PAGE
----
Raynaud’s disease is a rare disorder of the blood vessels, typically in the fingers and toes. It causes the blood vessels to narrow when you are cold or feeling stressed. When this happens, blood can’t get to the surface of the skin and the affected areas turn white and blue. When the blood flow returns, numbness and pain results, and when the blood flow returns, the fingers may swell painfully, the skin turns red, and throbs or tingles. In severe cases, loss of blood flow can cause sores or tissue death.
People in colder climates are more likely to develop Raynaud’s. It is also more common in women, people with a family history, and those over age 30. In about 89% of people, Raynaud’s occurs in direct response to a stimulus and there is no known underlying cause. In the other 11%, it results from an underlying condition, most commonly a connective tissue disease such as systemic sclerosis, mixed connective tissue disease.(Goundry 2012)
Lifestyle modifications such as regular exercise and stopping smoking, and reducing exposure to triggers (e.g. cold, ensuring your fingers and toes stay warm, reducing emotional stress) can help, as well as pharmaceutical drugs, but many people are leery of the side effects.
In the case of Raynaud’s disease, studies have shown that acupuncture produces more sustained and effective results than conventional drugs, without the side effects. Because the disease involves the autonomic nervous system, acupuncture can switch the mode involved, halting the blood vessel spasms and relieving the pain and symptoms.
In fact, a recent study shows that acupuncture does indeed surpass drug treatment for Raynaud’s disease.
The study, conducted by R. Appiah and colleagues at the Medizinische Hochschule Hannover Department of Angiology in Hannover, Germany, randomized 33 people with Raynaud’s disease into treatment and control groups. During the course of 23 winter weeks, the treatment subjects received seven acupuncture sessions. Control subjects received no sessions. All patients kept a diary chronicling the daily frequency, duration and severity of attacks. At weeks one, 12 and 23, subjects underwent a “cooling test” that exposed their appendages to cold.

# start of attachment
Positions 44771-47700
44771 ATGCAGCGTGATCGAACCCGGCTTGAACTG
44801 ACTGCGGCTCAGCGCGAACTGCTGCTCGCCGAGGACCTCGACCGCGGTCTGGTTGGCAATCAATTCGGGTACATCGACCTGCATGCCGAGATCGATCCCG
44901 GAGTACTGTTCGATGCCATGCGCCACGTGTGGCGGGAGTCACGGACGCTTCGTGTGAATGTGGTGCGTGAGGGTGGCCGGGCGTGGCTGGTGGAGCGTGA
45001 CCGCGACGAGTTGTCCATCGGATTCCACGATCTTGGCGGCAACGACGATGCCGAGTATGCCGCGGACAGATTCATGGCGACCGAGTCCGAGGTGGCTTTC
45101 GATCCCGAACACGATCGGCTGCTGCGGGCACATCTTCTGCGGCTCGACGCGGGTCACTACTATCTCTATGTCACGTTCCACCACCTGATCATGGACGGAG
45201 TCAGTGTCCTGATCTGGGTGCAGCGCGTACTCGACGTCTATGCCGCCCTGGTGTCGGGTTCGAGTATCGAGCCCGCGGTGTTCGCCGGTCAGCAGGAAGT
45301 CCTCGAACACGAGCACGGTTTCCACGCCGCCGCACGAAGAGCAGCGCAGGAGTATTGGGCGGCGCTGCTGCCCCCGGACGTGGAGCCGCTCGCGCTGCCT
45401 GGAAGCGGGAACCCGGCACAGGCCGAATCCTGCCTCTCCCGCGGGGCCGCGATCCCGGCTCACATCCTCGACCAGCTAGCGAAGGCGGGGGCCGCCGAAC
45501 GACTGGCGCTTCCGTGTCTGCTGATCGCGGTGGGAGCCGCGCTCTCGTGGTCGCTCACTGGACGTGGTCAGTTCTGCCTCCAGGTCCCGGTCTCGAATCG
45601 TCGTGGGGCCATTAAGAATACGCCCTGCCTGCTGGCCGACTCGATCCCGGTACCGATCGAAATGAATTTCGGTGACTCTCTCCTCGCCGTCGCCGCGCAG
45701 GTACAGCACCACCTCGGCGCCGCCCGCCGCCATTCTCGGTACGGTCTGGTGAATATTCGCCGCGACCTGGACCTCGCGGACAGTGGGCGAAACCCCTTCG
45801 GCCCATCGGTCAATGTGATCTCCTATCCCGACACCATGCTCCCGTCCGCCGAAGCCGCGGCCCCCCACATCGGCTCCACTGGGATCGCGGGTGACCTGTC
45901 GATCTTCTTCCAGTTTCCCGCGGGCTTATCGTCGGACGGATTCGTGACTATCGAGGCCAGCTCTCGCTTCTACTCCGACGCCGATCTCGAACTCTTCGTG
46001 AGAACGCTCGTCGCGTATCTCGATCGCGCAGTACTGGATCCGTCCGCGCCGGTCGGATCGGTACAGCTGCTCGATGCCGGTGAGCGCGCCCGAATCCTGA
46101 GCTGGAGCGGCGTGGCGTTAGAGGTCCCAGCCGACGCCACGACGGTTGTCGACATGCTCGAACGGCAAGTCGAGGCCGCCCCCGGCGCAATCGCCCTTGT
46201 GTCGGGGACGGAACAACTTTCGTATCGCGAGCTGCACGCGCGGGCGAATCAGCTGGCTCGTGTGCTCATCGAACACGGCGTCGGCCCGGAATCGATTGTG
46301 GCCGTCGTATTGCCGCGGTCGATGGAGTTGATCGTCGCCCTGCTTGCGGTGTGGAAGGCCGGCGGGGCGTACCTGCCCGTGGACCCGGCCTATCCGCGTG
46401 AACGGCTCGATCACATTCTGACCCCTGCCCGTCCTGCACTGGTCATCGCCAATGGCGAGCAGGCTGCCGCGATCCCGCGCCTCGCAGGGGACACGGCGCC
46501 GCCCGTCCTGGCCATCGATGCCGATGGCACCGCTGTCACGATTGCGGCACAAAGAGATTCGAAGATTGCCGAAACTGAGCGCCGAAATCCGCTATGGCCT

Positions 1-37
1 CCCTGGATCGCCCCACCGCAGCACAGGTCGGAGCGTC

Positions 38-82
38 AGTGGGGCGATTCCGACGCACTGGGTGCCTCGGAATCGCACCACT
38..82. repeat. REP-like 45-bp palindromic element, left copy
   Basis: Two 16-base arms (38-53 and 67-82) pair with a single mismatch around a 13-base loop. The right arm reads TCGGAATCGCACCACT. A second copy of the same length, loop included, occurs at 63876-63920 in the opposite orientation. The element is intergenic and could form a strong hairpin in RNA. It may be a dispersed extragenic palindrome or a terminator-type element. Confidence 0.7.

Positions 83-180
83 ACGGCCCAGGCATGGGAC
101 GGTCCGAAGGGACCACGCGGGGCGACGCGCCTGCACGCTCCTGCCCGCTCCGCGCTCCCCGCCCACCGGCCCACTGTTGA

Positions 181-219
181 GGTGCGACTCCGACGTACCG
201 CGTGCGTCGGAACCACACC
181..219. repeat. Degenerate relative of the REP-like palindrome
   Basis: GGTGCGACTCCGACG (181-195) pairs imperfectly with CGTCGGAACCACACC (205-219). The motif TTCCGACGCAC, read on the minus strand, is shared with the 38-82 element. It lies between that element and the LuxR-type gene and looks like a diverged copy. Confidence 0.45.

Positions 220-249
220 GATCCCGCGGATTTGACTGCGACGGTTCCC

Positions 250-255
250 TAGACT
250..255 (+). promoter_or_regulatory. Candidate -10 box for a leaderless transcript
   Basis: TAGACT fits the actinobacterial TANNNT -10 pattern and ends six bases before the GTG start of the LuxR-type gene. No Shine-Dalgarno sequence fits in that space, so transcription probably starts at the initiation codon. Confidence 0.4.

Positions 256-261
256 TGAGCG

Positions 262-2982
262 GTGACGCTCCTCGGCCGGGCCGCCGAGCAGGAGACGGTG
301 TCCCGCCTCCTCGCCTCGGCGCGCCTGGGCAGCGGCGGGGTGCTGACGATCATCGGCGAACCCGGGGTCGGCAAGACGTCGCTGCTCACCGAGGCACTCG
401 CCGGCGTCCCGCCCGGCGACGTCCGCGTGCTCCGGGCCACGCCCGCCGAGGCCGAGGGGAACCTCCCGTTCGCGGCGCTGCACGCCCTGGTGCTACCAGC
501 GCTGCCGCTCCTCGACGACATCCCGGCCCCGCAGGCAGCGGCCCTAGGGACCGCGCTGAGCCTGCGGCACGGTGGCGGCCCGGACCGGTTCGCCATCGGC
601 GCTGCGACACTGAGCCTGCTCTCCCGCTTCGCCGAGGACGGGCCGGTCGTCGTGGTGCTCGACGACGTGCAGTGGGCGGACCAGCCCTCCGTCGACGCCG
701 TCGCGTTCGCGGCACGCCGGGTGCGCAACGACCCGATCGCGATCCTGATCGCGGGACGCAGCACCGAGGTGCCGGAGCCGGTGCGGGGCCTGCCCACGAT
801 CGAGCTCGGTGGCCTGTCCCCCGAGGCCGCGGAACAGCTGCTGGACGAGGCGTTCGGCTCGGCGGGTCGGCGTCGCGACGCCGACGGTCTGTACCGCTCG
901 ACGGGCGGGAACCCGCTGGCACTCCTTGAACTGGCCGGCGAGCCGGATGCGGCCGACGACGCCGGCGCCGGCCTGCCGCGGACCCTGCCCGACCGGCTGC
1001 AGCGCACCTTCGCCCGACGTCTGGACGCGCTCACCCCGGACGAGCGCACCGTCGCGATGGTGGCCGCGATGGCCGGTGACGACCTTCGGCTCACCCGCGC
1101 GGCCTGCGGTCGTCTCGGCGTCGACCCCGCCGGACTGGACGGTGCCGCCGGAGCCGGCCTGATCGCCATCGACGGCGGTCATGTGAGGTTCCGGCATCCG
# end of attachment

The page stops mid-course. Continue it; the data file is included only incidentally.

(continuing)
Eleven of the 17 treated patients reported a subjective improvement in symptoms. After acupuncture, the frequency of Raynaud’s attacks fell significantly from 1.4 per day to 0.6 per day. When attacks did occur, however, duration and severity did not change significantly. Changes among control subjects were not significant.
Overall, acupuncture reduced attacks by 63 percent. When patients’ hands were exposed to cold, the mean time of no blood flow through the nail-bed capillaries decreased from 71 to 24 seconds. Follow-up questionnaires showed that the benefits lasted beyond 10 months, and there were no adverse effects.These results suggest that traditional Chinese acupuncture can induce long-lasting reduction of Raynaud’s attacks.
Consider acupuncture for treatment of this and many other conditions! I will examine your health history, including the onset of your condition, to treat the specific symptoms unique to you, choosing the most effective acupuncture points and treatment plan. Acupuncture treatments are painless and gentle.
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Source: J Intern Med 1997 (Feb); 241 (2) Feb: 119–124 Treatment of Primary Raynaud’s Syndrome with Traditional Chinese Acupuncture Appiah R, Hiller S, Caspary L, Alexander K, Creutzig A Medizinische Hochschule Hannover, Department of Angiology, Germany
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